So satisfying and, for me, so surprising. Like flowers in November...only tastier.
Acorn Squash with Wild Rice Stuffing:
4 small acorn squash (or any squash of choice)
1/2 cup wild rice mix
1 1/4 cup chicken or vegetable broth
1 tbs olive oil
1/2 to 1 tsp salt, to taste
3 stalks celery, minced
4 small (or 2 large) shallots, minced
1 1/2 cup mushrooms, diced
1 tbs olive oil
1 tsp dried marjoram
1 tsp dried sage (or 3 tbs fresh sage), and fresh sage leaves for garnish
salt and freshly ground pepper to taste
pinch of ground nutmeg
1/2 cup toasted pecan pieces, whole pieces reserved for garnish if desired
Preheat the oven to 375 degrees F. Oil a large baking sheet and set aside. With a strong and very sharp knife, cut the tops off of the squash. Also cut a small slice off the bottom to keep the squash upright--make sure not to cut too deep or you will cut into the interior of the squash. Set the tops aside, and rub lightly with oil if desired (for presentation). If the seeds are not exposed, cut a circle into the top of the flesh, expose the seeds and interior, and scrape out the insides. You can reserve the seeds and bake along with the squash if desired, or discard with the stringy pulp. Scrape the interior clean. Generously oil and salt the inside of each squash, and place on the greased baking sheet. Bake for approximately 20 to 25 minutes until a paring knife pierces the flesh easily.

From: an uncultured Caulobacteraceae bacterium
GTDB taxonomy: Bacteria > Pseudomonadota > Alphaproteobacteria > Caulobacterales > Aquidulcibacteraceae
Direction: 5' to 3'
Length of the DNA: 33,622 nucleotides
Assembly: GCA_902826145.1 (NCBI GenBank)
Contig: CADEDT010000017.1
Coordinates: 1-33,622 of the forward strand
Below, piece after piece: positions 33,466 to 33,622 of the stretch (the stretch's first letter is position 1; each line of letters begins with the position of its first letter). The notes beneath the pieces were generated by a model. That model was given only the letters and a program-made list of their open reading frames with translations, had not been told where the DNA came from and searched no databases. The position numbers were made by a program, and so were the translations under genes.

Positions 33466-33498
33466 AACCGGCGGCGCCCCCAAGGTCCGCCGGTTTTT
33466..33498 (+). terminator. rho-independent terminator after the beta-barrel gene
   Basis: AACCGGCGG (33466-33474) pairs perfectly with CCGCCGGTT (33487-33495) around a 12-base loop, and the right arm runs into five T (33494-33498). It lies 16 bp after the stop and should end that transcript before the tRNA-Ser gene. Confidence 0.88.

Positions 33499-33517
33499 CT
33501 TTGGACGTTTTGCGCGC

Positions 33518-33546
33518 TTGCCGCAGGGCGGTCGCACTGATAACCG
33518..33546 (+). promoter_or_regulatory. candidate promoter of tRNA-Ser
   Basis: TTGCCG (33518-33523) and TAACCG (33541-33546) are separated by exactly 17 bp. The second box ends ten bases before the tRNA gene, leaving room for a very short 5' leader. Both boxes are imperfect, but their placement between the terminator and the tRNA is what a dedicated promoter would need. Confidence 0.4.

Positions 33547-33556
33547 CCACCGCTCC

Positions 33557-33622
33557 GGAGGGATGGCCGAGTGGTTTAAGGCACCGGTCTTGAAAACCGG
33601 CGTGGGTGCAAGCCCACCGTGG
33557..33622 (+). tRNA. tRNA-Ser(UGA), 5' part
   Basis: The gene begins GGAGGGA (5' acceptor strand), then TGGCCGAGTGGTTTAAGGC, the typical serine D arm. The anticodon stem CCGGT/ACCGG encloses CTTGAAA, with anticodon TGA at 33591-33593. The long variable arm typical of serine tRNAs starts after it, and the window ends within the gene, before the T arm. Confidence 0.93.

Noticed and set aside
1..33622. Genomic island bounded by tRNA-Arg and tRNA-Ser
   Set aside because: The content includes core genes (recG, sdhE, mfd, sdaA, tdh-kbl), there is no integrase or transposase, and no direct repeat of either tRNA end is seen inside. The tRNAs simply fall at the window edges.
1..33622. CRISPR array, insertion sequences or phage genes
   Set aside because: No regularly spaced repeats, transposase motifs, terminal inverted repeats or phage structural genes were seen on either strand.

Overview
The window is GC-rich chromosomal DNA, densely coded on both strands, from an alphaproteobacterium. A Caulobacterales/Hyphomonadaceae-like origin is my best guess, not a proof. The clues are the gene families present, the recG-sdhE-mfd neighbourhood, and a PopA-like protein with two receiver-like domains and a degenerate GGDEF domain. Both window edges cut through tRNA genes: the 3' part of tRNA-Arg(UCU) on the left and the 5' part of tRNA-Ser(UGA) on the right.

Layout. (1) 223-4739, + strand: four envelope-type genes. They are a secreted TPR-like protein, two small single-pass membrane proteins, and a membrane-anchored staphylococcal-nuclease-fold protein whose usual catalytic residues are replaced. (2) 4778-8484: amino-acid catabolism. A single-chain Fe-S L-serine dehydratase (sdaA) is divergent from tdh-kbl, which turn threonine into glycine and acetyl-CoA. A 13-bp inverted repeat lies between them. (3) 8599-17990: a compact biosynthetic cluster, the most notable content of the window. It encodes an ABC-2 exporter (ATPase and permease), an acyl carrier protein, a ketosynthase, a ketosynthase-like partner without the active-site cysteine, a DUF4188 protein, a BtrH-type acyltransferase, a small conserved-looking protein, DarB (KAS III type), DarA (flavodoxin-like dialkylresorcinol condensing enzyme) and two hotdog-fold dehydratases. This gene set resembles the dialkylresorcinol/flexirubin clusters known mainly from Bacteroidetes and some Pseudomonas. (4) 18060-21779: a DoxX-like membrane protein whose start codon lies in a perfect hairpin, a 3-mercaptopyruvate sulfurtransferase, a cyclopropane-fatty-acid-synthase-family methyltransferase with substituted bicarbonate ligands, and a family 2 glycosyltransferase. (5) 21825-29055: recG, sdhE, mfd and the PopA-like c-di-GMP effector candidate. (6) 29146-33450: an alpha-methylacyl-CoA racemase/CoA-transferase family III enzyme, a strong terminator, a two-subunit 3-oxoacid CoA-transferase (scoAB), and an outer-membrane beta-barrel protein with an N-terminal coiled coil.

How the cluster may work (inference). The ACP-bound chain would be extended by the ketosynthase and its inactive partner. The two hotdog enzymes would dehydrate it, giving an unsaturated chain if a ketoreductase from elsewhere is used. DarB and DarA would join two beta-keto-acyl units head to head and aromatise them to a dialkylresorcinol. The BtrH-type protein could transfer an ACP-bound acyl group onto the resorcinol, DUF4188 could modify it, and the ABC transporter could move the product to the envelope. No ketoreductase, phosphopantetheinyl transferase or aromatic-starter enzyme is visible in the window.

While the squash is baking, fix the rice. Bring 1 1/4 cup broth, rice, olive oil and salt to boil in a medium saucepan. Lower the heat, replace the lid, and simmer for approximately 20 to 30 minutes until all of the liquid is absorbed. Remove from the heat and let set for 5 minutes.
While the rice is simmering, saute the celery and shallots in the olive oil over medium heat until translucent, about five minutes. Add the mushrooms, marjoram and sage, continuing to saute until all the vegetables are just softened (do not overcook). Season with salt and pepper to taste, and stir in the toasted pecan pieces. Stir into the cooked wild rice mixture.
To assemble, fill each cooked squash with spoonfuls of the rice stuffing, lightly pressing down while filling. Garnish with whole toasted pecan pieces and sage leaves if desired. Replace the squash tops for serving.